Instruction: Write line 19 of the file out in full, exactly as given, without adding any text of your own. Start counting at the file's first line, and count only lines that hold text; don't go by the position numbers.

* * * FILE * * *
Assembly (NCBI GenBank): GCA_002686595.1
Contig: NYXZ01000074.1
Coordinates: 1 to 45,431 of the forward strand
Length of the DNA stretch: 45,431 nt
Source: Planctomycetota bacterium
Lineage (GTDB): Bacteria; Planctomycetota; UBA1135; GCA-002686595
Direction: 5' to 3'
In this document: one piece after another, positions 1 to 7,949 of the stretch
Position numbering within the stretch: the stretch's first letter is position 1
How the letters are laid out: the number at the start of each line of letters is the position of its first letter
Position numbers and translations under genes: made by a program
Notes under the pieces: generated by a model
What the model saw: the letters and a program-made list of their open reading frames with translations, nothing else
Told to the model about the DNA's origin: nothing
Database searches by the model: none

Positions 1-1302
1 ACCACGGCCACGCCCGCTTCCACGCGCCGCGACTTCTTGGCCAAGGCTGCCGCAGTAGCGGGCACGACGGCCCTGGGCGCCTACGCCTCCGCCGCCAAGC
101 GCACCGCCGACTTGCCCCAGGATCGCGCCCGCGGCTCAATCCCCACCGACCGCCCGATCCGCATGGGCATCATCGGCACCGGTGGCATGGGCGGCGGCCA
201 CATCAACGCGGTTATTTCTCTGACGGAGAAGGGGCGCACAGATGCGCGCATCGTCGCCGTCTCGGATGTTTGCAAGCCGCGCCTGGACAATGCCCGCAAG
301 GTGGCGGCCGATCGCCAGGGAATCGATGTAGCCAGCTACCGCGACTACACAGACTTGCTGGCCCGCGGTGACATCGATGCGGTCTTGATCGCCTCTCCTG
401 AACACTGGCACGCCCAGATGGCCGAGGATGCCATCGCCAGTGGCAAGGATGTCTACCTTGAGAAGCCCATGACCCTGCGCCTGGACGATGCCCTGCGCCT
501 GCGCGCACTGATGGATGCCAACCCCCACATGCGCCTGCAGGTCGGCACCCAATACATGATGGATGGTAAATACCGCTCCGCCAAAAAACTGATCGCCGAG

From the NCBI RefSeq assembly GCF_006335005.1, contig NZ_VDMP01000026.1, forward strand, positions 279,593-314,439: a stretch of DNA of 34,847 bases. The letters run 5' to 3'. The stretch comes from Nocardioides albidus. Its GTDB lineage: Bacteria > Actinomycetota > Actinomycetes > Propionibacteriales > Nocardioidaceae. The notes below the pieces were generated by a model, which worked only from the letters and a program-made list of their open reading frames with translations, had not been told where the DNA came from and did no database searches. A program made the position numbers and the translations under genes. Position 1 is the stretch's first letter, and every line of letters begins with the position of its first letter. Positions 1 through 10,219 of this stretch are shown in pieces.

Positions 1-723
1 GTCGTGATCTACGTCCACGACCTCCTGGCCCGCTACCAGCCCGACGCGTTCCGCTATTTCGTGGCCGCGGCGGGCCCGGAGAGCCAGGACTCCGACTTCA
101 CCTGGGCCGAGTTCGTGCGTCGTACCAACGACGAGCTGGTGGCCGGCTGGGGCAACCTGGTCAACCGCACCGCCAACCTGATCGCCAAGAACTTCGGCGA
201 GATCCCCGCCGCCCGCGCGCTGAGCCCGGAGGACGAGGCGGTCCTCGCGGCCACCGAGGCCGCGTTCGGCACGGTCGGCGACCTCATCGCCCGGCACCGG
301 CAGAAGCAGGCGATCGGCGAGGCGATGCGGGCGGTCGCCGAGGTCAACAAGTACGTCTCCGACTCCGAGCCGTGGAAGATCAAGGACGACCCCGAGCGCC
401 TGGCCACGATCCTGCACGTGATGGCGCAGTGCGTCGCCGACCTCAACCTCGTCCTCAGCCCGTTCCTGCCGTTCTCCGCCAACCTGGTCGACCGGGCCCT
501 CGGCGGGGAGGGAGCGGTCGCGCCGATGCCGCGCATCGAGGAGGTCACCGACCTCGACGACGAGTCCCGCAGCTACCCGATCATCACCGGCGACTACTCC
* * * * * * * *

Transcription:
201 CATCAACGCGGTTATTTCTCTGACGGAGAAGGGGCGCACAGATGCGCGCATCGTCGCCGTCTCGGATGTTTGCAAGCCGCGCCTGGACAATGCCCGCAAG